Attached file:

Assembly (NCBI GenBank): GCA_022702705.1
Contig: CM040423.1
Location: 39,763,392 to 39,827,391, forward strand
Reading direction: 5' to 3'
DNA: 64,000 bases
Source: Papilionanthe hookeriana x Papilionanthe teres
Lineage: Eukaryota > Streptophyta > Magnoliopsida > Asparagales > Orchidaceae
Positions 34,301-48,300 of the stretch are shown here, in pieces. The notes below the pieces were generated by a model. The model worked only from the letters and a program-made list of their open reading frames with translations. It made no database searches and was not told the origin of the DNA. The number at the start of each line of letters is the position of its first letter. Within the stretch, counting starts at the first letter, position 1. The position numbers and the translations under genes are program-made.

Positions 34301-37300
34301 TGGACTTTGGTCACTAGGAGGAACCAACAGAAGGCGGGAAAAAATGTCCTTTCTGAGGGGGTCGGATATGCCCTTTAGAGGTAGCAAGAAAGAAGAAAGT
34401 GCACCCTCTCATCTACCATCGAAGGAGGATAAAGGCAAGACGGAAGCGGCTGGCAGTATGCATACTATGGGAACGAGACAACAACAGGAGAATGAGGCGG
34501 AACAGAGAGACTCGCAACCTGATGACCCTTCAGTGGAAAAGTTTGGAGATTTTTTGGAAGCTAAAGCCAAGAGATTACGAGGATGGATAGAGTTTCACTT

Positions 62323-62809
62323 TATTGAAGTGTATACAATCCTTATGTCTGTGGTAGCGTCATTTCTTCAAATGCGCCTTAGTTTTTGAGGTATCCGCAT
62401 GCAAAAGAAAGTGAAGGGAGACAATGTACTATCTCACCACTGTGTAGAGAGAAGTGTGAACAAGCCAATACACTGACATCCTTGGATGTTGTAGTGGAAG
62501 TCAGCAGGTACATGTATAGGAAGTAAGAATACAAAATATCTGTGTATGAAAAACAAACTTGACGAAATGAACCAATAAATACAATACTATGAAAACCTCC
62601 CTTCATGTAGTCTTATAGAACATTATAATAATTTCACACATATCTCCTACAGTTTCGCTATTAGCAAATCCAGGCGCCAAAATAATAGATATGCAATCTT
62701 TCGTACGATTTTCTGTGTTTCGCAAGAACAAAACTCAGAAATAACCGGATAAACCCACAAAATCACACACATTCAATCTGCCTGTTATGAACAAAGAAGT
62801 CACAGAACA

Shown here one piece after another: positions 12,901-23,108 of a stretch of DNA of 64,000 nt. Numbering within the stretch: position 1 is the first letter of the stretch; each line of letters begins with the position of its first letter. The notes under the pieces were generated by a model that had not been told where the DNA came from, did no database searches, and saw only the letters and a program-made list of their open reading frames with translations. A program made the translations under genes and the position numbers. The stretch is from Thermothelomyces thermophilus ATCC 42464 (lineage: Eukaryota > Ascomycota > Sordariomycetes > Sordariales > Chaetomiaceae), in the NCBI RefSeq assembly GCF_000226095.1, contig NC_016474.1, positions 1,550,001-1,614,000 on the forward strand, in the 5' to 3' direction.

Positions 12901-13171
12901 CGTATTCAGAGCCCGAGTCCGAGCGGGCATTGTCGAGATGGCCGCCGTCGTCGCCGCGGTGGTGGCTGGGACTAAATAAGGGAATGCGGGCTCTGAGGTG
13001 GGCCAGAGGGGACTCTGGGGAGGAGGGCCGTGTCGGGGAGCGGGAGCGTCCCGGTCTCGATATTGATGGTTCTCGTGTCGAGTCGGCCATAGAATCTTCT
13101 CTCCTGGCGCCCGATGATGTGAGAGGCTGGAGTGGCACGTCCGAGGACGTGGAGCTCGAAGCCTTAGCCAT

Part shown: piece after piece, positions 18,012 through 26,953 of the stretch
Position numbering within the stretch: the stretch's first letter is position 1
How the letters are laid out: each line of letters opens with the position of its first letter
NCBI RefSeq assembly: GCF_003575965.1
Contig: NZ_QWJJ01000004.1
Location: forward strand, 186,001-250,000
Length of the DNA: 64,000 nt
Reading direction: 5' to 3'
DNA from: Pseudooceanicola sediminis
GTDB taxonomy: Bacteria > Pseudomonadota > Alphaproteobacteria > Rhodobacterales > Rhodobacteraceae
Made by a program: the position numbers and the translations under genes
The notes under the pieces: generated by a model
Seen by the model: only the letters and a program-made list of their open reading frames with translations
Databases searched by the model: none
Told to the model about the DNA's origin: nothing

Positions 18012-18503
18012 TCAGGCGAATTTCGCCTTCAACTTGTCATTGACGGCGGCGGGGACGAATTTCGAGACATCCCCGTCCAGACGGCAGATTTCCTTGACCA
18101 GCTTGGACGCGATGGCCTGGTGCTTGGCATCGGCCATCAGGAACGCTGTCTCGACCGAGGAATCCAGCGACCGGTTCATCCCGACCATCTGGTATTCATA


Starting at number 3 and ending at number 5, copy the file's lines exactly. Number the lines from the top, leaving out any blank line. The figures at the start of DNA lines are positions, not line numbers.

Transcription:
Location: 39,763,392 to 39,827,391, forward strand
Reading direction: 5' to 3'
DNA: 64,000 bases